For continued updates and more information regarding the COVID-19 pandemic, visit www.ashepostandtimes.com.
Bailey Little contributed reporting to this story.
ASHE COUNTY — The Ashe County Chamber of Commerce’s annual meeting was held Wednesday, June 17, where they elected new board members, awarded scholarships and honors and celebrated the Chamber’s year. Instead of the usual, large celebration, this year’s meeting was conducted via Zoom video call, due to the ongoing COVID-19 pandemic.
The meeting was sponsored by LifeStore, with president and CEO Bob Washburn thanking the employees of the Chamber for their hard work through difficult times.
Chamber Board Chairman Andy Guion introduced the meeting, welcoming everyone in attendance while also speaking proudly about how the Chamber has worked with local businesses during the pandemic. He added the education committee’s work has allowed the Chamber to hand out a record number of scholarships this year.
The Chamber announced the awarding of 10 scholarships to Ashe County seniors, totaling $14,500. The scholarships, as well as awards presented later in the meeting, were done with pre-recorded videos produced by Germain Media.
Kayla Bare received the Jerry Absher Memorial Scholarship for $1,000, Leah Harrold was given the Cabot Hamilton Memorial Scholarship for $1,000 and Isaac Miller and Janie Solis-Ledezma each received Keith and Sarah Reeves Scholarships for $1,000. The chamber handed out five additional scholarships for $1,000 each to Karoline Keith, Cierra Burgess, Gabe Powers, Shaylyn Ramirez and Hallie Treva. Finally, the L. Coulter Foundation scholarship for $5,000, given by Laura Jones of Saloon Studios, was awarded to Blake Lacroix.
Next up were awards for the nonprofit of the year and the Cabot Hamilton Community Advocacy Award.
Dr. Cameron Current presented the nonprofit of the year award, which went to the Ashe County Sharing Center.
“This year, as many families in our communities are dealing with many financial setbacks, the demand for our most basic need has increased. Residents in our community who are normally able to provide for their family are without work, all families had to stay home more and all senior citizen meal sites were closed,” Current said. He added that despite the obstacles in their way, the sharing center continued to work and help out many families in the area.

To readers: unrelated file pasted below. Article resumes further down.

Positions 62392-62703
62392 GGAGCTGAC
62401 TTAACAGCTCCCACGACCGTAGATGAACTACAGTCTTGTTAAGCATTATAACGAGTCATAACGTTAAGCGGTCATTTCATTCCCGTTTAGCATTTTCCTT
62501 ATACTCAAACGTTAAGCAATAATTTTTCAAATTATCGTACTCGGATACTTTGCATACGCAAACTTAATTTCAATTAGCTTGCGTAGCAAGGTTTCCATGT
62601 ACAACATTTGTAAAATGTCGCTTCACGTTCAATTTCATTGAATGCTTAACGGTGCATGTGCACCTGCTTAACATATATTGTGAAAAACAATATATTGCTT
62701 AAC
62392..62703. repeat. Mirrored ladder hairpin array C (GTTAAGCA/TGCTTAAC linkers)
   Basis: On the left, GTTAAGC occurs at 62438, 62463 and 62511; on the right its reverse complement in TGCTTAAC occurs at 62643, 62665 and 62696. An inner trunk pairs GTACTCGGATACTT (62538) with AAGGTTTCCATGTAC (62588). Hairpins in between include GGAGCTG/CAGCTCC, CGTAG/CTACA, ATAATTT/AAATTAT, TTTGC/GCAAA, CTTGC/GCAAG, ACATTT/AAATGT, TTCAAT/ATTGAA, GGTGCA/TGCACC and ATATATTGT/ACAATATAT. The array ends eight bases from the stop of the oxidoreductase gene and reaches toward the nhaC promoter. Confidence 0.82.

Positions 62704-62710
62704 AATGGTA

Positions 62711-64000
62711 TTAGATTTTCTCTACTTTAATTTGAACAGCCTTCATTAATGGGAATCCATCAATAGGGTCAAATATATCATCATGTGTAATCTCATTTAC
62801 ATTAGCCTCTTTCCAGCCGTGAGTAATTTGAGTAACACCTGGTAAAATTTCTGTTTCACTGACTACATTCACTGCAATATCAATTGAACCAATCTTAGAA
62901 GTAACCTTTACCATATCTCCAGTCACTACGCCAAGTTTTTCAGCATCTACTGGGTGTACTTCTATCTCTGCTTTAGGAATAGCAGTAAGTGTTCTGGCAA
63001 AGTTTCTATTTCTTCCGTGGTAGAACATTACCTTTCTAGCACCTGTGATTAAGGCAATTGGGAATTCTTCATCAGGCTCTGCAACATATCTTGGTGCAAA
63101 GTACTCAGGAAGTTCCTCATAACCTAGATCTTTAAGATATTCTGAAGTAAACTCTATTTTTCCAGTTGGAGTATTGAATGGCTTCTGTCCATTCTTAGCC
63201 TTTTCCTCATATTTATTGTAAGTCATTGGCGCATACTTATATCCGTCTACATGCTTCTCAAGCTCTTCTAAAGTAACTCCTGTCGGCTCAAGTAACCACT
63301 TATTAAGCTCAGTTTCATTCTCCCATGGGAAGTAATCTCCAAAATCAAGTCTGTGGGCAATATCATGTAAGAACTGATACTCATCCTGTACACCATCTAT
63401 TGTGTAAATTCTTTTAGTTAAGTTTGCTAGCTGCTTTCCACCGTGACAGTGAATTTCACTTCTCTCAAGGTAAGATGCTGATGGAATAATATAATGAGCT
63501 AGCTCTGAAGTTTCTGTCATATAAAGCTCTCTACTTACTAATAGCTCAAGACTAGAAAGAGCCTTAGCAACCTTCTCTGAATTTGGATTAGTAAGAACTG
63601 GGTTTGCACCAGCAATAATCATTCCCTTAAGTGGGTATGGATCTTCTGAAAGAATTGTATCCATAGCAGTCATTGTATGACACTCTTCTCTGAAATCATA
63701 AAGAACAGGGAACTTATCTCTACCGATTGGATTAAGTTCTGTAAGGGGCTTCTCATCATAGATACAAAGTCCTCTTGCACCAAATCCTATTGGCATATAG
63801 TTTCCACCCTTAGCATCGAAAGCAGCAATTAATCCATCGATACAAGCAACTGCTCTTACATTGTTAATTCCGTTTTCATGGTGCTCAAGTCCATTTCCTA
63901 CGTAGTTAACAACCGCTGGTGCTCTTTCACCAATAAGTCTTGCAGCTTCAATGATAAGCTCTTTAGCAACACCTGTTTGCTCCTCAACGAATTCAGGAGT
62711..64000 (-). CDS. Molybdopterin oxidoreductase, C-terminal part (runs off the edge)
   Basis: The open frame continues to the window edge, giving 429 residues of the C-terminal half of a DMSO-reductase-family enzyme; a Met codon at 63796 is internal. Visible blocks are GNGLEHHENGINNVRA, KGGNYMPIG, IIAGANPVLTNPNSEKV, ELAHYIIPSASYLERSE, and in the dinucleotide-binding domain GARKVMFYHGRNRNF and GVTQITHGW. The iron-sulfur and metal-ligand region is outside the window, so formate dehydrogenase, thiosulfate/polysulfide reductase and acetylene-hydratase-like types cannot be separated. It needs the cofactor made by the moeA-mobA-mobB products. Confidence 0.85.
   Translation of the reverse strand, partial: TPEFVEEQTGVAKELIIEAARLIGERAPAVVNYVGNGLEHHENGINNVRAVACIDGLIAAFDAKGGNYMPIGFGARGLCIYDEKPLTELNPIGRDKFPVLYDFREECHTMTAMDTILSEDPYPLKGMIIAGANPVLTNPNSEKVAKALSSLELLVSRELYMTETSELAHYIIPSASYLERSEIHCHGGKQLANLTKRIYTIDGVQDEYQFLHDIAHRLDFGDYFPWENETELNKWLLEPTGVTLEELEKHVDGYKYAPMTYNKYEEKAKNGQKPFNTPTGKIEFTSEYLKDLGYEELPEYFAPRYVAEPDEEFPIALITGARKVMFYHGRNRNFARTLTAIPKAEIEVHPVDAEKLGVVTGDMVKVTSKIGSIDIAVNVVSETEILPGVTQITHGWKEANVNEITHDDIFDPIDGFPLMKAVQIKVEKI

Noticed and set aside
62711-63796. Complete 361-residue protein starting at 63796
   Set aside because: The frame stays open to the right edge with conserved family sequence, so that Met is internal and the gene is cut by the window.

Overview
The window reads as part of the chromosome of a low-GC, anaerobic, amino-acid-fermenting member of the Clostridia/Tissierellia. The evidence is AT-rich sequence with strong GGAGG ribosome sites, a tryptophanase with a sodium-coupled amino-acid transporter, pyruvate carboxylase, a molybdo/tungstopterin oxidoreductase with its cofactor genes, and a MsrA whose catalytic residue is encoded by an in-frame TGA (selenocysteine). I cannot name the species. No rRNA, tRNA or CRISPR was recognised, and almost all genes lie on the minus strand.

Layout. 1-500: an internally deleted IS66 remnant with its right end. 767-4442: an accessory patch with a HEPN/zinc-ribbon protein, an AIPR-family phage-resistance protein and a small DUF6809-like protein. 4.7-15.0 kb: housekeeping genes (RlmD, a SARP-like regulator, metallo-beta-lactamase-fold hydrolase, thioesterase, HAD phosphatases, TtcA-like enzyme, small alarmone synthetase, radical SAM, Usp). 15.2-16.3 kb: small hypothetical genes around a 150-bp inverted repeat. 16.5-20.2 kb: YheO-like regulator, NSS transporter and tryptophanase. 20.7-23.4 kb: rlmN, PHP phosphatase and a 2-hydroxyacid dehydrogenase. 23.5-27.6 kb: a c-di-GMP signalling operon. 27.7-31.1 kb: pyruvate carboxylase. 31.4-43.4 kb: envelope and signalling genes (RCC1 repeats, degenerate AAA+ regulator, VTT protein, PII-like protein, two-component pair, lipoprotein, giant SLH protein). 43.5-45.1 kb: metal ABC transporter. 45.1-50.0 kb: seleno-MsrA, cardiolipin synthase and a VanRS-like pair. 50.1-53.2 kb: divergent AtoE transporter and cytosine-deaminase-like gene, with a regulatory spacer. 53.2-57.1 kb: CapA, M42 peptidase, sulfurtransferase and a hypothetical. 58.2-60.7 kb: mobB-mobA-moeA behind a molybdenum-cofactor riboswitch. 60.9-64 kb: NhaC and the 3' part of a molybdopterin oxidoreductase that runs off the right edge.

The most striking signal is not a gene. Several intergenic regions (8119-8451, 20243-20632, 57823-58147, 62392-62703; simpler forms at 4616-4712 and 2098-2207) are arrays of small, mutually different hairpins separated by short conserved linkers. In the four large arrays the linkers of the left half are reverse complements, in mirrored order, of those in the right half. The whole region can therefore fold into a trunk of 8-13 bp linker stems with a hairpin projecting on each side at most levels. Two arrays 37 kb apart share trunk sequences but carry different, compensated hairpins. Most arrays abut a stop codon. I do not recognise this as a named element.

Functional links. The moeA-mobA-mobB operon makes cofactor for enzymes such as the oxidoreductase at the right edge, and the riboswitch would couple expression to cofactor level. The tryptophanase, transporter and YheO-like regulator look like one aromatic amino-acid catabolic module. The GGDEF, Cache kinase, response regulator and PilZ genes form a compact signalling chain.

The second honor, the Cabot Hamilton Community Advocacy Award, is named for Cabot Hamilton, who served as the Chamber’s executive director for eight years before his death in December 2016 at the age of 74. Chamber Executive Director Kitty Honeycutt said the award goes to someone in Ashe County who puts others above themselves, and continues the work of helping the community that Hamilton strived for.
Presented by Karen Powell, this year’s award went to Don and MaryAnne Moore, owners of the West Jefferson McDonald’s. Powell said the Moores are “synonymous with what makes our county so unique.” She said the couple are being honored for their engagements in activities that benefit Ashe County, provided leadership with local organizations, mentored youth through the boy scouts, career day programs and other groups and the many other ways they have made positive impacts in the lives of Ashe citizens.
“We could not be more humbled and honored in being recognized. We love Ashe County; we’re so glad we found our way here to build our business, to raise our family and to give back to the community,” MaryAnne Moore said.
The meeting then shifted to the approval of new board members for the year. Guion took a moment to thank and honor board members who were on expiring terms, including former Arts Council Executive Director Jane Lonon and former Ashe Memorial Hospital CEO Laura Lambeth. The Chamber members then approved the additions of First Baptist Church of West Jefferson’s Michael Lea, Mary Kay’s Rita Schaefer, Dr. Cameron Current of Current Chiropractic, Tracy Tullish of Go Postal, Steve Katz of United Chemi-Con and Lambeth’s successor at AMH, Brian Yates.
After approving the board members, there were some door prizes with gifts provided by Chamber members, before the meeting was adjourned.